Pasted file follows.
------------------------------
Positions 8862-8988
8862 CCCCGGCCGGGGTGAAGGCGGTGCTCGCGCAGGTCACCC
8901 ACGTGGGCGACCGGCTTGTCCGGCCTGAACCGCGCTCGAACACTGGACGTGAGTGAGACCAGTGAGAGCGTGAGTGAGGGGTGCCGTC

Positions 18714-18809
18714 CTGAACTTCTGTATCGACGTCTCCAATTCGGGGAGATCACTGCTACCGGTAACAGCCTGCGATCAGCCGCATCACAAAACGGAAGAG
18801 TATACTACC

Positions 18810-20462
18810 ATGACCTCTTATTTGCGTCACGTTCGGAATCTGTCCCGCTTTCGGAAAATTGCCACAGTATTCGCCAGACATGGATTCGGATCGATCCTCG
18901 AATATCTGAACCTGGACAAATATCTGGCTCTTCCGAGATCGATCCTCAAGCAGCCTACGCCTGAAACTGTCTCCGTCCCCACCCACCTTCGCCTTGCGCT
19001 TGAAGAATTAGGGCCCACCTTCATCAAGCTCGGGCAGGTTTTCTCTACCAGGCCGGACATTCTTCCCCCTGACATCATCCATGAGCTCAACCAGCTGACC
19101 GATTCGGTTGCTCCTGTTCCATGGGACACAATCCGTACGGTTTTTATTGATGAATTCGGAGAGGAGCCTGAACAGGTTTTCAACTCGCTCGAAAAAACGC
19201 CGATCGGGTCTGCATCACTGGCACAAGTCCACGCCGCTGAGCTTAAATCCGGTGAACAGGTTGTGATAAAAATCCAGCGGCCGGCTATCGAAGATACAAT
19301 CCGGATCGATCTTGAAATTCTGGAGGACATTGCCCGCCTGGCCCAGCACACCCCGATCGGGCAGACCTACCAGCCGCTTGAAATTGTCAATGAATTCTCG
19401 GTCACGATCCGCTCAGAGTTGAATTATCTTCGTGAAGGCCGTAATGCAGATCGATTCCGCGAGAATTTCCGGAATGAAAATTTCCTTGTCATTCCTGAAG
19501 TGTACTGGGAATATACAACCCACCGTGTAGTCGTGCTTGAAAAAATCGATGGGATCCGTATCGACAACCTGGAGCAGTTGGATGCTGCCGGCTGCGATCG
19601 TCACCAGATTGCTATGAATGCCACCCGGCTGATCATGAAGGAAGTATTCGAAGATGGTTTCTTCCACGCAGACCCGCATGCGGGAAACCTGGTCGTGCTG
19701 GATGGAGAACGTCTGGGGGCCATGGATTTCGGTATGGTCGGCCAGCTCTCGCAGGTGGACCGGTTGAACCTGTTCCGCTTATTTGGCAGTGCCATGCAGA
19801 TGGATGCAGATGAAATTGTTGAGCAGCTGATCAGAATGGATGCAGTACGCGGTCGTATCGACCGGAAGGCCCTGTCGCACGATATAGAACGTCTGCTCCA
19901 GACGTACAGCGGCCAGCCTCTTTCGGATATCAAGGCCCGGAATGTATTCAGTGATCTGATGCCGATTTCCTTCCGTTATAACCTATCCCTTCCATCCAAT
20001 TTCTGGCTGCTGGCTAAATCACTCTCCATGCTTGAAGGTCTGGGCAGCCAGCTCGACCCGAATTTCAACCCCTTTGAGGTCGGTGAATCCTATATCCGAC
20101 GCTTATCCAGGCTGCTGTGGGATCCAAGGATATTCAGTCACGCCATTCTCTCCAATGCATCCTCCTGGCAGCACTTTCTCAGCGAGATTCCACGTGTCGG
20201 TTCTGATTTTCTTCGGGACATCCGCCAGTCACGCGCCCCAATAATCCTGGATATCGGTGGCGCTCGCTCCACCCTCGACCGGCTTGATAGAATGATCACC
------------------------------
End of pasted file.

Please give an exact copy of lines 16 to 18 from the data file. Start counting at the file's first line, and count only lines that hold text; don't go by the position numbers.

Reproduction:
19601 TCACCAGATTGCTATGAATGCCACCCGGCTGATCATGAAGGAAGTATTCGAAGATGGTTTCTTCCACGCAGACCCGCATGCGGGAAACCTGGTCGTGCTG
19701 GATGGAGAACGTCTGGGGGCCATGGATTTCGGTATGGTCGGCCAGCTCTCGCAGGTGGACCGGTTGAACCTGTTCCGCTTATTTGGCAGTGCCATGCAGA
19801 TGGATGCAGATGAAATTGTTGAGCAGCTGATCAGAATGGATGCAGTACGCGGTCGTATCGACCGGAAGGCCCTGTCGCACGATATAGAACGTCTGCTCCA